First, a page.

Watching them, watching you, tracking BitTorrent use
Have you ever used your broadband connection and thought someone is watching you? Well if you have used BitTorrent then some UK based researchers may have uncovered who it is, and that would be monitoring firms that log BitTorrent use.
The BBC News report covers a Birmingham University study that created a BitTorrent like client for the simple purpose of logging all connections that were made to it. Analysis of the logs suggests that if you share popular content then a monitoring firm is likely to have visited you within three hours. There also seems to be no distinction between someone just using BitTorrent occassionally, and those who run it permanently to build their own digital Internet archive.
The researchers found 10 different monitoring firms, of which some were identifiable as bodies engaged in copyright enforcement, and some appeared to be other researchers running similar studies. The concern raised in the article about the amount of data collected and what its future use may be is of a real concern. There are suggestions that the data collection is part of a larger marketing drive, so that copyright holders can be shown data that file X has been infringed Y times in the last month, hence you should buy our services.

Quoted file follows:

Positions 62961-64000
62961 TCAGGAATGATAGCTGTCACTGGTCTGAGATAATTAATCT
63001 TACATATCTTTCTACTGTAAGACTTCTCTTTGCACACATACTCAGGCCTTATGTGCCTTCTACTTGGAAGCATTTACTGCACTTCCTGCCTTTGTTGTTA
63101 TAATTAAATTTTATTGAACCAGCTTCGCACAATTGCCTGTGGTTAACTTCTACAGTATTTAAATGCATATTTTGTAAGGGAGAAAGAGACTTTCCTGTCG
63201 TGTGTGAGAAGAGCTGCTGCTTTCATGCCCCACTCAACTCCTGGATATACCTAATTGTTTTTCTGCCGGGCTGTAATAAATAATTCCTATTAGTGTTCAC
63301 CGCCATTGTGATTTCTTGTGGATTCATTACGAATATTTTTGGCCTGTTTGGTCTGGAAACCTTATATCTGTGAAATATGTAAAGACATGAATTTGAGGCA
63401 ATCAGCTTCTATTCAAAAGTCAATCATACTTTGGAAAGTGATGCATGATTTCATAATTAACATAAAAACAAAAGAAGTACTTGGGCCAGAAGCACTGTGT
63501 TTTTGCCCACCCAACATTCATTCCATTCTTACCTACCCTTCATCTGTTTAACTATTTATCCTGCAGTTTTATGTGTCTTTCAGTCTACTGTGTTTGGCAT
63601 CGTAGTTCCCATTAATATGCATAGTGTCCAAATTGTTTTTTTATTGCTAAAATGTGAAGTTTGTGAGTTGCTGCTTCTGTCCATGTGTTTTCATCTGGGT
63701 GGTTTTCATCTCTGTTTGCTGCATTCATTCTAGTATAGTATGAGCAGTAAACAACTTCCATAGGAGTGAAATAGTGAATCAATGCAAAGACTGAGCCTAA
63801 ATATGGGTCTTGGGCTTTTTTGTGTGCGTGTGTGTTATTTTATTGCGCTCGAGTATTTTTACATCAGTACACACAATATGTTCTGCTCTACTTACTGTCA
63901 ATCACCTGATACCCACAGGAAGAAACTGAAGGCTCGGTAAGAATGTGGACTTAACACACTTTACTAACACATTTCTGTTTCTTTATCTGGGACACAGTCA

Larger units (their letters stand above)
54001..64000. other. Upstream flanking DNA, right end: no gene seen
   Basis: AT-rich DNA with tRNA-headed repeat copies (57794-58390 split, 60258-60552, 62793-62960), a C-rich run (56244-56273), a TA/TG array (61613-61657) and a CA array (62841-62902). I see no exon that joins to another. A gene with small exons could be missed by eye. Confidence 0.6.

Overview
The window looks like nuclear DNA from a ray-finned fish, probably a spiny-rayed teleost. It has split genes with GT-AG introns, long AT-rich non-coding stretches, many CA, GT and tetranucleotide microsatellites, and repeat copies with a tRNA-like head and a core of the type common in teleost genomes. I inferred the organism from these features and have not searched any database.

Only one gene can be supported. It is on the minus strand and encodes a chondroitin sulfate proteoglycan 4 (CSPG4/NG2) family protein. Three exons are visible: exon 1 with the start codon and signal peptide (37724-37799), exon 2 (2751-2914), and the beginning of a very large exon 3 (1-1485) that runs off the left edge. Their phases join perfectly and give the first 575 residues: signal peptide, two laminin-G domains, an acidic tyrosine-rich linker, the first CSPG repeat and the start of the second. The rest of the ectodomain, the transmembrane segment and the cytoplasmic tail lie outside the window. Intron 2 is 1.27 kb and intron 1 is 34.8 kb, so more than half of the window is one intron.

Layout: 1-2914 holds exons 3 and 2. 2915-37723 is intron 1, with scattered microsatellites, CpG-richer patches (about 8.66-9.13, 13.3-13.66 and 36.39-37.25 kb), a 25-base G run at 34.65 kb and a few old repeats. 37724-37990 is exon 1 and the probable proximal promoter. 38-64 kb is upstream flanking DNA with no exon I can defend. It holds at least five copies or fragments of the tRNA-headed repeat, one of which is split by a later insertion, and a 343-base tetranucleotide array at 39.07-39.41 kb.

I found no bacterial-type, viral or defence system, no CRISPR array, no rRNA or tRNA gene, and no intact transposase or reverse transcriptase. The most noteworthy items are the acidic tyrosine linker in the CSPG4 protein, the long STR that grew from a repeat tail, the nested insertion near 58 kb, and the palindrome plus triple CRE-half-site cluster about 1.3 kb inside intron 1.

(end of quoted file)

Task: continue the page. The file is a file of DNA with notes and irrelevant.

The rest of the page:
The issue over whether IP addresses in logs are sufficient to launch a civil copyright infringement case has never been totally proven one way or another in court. The current Golden Eye International scheme, that is theory underway may end up in court if someone challenges the letters. People in the past have questioned whether firms trying to police copyright infringement have full proof of infringement, and the snippet from this study that they observed lots of monitors connecting, but no attempts to collect any files is very revealing.